I was provided a spacious room that I shared for one week with a volunteer roommate, with a private bathroom for the both of us. There was a washing machine for laundry and good bonding time with Mrs. B while we hung clothes and linens on the line to dry in the sun. Graciously, I was also provided with Wi-Fi and hot water for showers. Some volunteers do not get these extra amenities at their host families so I was most definitely thankful for these extra add-ons.
I also had the privilege of meeting the sister of Mr. B, Cynthia. Cynthia stayed at the house for the last two weeks of my stay. She took me with to Grand Market, the town wide event on Christmas Eve that occurs throughout all of Jamaica. I really felt welcomed by them all while enjoying the holiday season away from my own family. I was also welcomed by the Bally Hooly community as I attended a community dinner meeting, as well as by the Mandeville Army Legion where I relaxed for an evening with retired soldiers.
Manchester’s capital city was vibrant yet relaxed. Town center was a big circle that branched off with several main side streets. It was about a fifteen to twenty minute walk from one side of the town to the other. It was safe enough that I could walk by myself each day, but was advised to not walk alone at night for obvious safety reasons.
There were numerous opportunities to travel the country on the weekends and connect with other volunteers. It was amazing to meet up with other young adults in Ocho Rios and being able to talk about our volunteer work as well as life in general. I met people from Germany, Finland, Norway, and France. We enjoyed snorkelling on a private beach and were treated very well. The options for travelling are endless: swimming with dolphins, hiking, snorkelling, zip lining, city tours, you name it! The island has multitudes of beautiful sights that are waiting for you to explore!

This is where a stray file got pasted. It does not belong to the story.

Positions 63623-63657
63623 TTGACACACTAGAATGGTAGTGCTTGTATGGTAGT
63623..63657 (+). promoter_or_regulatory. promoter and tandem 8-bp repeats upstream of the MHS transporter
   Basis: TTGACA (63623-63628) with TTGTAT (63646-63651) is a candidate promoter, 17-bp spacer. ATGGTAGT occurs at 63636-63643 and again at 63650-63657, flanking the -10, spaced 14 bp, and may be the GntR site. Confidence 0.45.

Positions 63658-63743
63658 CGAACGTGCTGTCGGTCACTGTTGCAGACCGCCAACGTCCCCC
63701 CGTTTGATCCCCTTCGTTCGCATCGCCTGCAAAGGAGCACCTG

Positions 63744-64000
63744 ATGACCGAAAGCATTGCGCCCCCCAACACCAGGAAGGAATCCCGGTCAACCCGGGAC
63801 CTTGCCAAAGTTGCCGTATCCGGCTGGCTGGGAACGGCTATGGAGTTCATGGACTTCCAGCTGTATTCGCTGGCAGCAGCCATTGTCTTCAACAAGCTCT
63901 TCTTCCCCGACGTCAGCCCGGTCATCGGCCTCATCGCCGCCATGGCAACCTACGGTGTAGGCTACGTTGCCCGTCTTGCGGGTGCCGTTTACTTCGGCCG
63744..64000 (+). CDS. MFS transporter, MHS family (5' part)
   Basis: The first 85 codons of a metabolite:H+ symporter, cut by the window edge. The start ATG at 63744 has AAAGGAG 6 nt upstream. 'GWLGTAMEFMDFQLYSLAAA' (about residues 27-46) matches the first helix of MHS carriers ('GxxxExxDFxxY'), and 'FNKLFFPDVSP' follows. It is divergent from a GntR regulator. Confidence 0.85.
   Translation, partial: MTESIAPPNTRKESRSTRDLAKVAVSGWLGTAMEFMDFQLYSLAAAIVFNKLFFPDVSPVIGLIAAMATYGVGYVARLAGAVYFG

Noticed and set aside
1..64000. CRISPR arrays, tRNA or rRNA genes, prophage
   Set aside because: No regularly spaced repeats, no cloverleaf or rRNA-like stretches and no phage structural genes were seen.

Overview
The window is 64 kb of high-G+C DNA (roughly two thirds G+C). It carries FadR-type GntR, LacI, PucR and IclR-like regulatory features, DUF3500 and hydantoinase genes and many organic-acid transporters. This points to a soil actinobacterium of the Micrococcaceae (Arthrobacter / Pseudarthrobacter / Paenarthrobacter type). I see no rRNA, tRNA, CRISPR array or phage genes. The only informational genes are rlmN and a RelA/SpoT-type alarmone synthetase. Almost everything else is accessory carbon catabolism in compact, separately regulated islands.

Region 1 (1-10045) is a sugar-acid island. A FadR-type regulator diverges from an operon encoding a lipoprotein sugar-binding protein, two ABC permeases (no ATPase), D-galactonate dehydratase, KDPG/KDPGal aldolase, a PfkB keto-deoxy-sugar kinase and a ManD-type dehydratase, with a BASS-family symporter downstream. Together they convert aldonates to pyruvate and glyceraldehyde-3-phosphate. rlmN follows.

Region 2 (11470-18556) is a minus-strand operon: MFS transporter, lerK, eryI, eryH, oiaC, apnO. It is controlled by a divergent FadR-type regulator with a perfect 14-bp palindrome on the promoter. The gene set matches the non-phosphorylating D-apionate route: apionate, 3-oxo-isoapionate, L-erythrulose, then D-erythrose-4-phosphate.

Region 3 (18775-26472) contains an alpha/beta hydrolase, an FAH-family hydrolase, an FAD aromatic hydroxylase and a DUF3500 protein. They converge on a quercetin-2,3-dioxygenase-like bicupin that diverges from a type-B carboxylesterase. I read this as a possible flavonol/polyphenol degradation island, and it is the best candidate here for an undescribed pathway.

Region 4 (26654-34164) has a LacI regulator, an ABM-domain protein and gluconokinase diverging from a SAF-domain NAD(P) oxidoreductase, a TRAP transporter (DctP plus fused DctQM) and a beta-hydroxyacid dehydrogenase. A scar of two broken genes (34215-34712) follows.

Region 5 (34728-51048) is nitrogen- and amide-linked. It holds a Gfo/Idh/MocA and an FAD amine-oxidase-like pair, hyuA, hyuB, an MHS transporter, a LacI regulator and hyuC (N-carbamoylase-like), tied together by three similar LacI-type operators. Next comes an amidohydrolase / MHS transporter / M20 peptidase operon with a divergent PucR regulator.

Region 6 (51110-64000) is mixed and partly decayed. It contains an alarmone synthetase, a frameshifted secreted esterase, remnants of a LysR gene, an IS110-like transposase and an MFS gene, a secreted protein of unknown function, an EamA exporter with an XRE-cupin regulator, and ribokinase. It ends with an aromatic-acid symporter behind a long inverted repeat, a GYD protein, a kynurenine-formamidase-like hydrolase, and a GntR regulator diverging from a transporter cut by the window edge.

From the minute I landed in Montego Bay airport, I knew that the next three weeks were going to be life changing. I had already travelled six hours on a plane and then drove the next three hours on some of the worst roads I had ever experienced. There were potholes, minimal road signs, switchbacks, all added with the Jamaican driving style: fast and furious. I was completely overwhelmed and anxious driving through the small streets flooded with people and lined with marketplaces. But the beauty of the people and the environment were remarkable.
I’m an introvert but I survived three weeks in a foreign country as a first time traveller. That’s the key to making memories: embrace your experience. Respect the people around you. Dive into their culture, including trying new foods and participating in cultural customs. Listen to what they have to say and attempt to understand the people. Work hard at your placement and be proactive in doing anything asked of you. Take risks and travel on the weekends. Love cramming twenty-five people into a fifteen-passenger van. You will make lifelong friends with the local people as well as other volunteers. You will gain new views of the world and on life. The only problem about travelling abroad is that you will never want to leave. You will feel a piece of yourself missing when you return home and resume normal daily habits. But you will never forget your experiences that sneak back into your memory as you’re daydreaming instead of working or studying.
If you made it this far into my story, you’re reading it for a reason. You’re being called to travel abroad and make an impact on a community thousands of miles away from you. They are eager to make an impact on you also so quit debating about money or time. Start planning your trip and I promise you won’t regret any second of the life-changing journey you embark on.